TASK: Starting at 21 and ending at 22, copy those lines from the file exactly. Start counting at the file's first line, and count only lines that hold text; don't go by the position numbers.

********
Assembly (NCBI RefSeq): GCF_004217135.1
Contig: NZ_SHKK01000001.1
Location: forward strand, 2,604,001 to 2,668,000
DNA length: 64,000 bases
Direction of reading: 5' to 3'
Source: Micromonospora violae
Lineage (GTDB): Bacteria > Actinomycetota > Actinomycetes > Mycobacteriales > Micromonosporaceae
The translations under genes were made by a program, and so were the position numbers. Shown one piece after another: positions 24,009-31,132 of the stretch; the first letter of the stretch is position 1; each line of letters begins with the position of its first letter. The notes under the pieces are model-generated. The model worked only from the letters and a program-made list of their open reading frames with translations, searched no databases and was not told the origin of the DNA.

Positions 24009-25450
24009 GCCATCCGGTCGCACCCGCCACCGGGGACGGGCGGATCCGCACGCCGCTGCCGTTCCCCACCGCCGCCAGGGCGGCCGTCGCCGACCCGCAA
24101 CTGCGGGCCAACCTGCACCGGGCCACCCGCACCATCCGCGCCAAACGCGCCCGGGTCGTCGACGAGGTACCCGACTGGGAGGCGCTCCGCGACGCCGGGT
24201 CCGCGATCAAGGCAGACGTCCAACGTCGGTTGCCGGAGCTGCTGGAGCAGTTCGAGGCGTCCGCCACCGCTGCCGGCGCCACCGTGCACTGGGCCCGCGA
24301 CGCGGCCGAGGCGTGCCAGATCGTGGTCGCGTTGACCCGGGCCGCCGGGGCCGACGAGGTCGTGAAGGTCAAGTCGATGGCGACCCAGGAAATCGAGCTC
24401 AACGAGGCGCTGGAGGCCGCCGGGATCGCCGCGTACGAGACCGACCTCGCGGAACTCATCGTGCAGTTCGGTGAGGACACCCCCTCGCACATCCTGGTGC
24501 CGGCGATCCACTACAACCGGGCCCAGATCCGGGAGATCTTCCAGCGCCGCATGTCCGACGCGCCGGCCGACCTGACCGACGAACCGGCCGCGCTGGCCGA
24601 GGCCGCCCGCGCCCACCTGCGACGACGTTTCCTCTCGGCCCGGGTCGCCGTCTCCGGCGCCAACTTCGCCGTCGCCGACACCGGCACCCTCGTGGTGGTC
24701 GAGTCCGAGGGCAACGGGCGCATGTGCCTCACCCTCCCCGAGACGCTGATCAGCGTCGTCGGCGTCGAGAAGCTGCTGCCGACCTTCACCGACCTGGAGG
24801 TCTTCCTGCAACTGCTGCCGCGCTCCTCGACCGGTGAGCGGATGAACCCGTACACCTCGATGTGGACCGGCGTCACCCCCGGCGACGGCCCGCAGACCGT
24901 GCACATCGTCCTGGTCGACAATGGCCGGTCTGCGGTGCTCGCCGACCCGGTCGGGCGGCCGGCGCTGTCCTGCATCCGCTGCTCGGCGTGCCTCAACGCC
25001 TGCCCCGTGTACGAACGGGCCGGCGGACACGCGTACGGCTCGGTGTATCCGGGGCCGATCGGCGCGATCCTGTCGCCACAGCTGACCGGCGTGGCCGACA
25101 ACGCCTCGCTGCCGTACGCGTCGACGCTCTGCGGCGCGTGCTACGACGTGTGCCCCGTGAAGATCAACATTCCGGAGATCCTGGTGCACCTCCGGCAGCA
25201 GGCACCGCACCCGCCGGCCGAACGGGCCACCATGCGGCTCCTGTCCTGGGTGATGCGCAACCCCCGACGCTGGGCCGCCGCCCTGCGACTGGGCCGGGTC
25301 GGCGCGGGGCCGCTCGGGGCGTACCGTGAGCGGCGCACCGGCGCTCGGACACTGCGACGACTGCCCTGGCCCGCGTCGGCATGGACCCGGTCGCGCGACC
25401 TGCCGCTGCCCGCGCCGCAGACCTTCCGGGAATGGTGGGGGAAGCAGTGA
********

25101 ACGCCTCGCTGCCGTACGCGTCGACGCTCTGCGGCGCGTGCTACGACGTGTGCCCCGTGAAGATCAACATTCCGGAGATCCTGGTGCACCTCCGGCAGCA
25201 GGCACCGCACCCGCCGGCCGAACGGGCCACCATGCGGCTCCTGTCCTGGGTGATGCGCAACCCCCGACGCTGGGCCGCCGCCCTGCGACTGGGCCGGGTC